Alice: Through the Looking Glass

Alice: Through the Looking Glass

Directed by James Bobin

Starring Johnny Depp, Sacha Baron Cohen, Helen Bonham Carter, Mia Wasikowska

Production Budget: 170 Million

Total Lifetime Grosses 

World Wide: 77 Million

Release Date: May 25, 2016

Alice has returned to London from Adventures travelling the world as the Captain on her father’s ship, only to find her jilted ex fiance Hamish, has claimed ownership of the family home and the 10% of shares they had and the business.

She is given the Ultimatum to give up the Wonder, and become a clerk so that the family retains ownership of the home. She travels through a mirror to Wonderland again.

Absolem, the large blue moth, of the transformed caterpillar, is voiced by Alan Rickman. His voice is a reminder of the sweet presence of this great man, gone forever. A reminder also, of the unique immortality of art and film.

Alice’s given a seemingly impossible mission by the Mad Hatter. The tea party gives her an impossible solution. To travel back in time and save the Mad Hatter’s family from the Jabberwocky.

I did enjoy this film, but I felt like it was not clear what the audience was that it was made for. The core theme is family and time AND another of female empowerment over their patriarchal oppressors. Personified in the form of Hamish.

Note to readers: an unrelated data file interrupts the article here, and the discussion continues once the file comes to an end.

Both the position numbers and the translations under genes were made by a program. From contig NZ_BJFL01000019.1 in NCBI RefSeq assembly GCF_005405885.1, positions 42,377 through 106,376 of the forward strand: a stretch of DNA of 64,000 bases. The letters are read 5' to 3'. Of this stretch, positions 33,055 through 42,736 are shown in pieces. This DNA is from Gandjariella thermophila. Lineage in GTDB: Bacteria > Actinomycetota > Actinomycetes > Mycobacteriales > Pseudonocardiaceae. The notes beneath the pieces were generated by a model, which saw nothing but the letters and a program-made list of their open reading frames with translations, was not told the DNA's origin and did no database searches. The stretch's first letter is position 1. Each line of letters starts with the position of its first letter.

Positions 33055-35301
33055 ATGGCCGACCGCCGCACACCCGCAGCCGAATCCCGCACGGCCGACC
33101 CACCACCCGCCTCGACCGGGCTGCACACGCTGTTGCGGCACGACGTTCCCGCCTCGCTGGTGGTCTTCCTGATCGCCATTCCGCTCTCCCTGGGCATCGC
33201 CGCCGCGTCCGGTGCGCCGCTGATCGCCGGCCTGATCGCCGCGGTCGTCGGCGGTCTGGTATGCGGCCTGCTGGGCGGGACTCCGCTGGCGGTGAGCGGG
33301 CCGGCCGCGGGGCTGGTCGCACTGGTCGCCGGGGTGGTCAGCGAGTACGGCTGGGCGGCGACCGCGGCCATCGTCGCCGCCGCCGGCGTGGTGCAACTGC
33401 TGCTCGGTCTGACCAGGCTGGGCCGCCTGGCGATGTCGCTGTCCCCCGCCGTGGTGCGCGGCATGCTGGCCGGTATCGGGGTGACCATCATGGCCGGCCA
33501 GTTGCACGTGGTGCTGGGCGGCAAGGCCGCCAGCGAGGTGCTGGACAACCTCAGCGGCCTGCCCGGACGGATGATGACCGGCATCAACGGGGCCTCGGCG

This made for a odd mishmash a moral messages, which somewhat muddled any clear Central theme unfortunately. But there is enough spectacle and inspired performance from Sacha Baron Cohen, Johnny Depp, Helen Bonham Carter and other talented cast members to keep driving this surreal adventure story.

The film looks beautiful and the animation was Flawless but for such a strange world the final film becomes predictably formulate. It hits it turning points on cue and delivers a fairly typical structure disguised in an outrageous exterior.

It kind of makes Wonderland more of a gimmick then surreal world that the writer originally envisioned. There is so much going on vet I think a younger audience might get confused to the story, and yet some Cartoon level performances might be lost on a mature audience.

Which comes back to my first point about who is the film is made for? What is the target audience?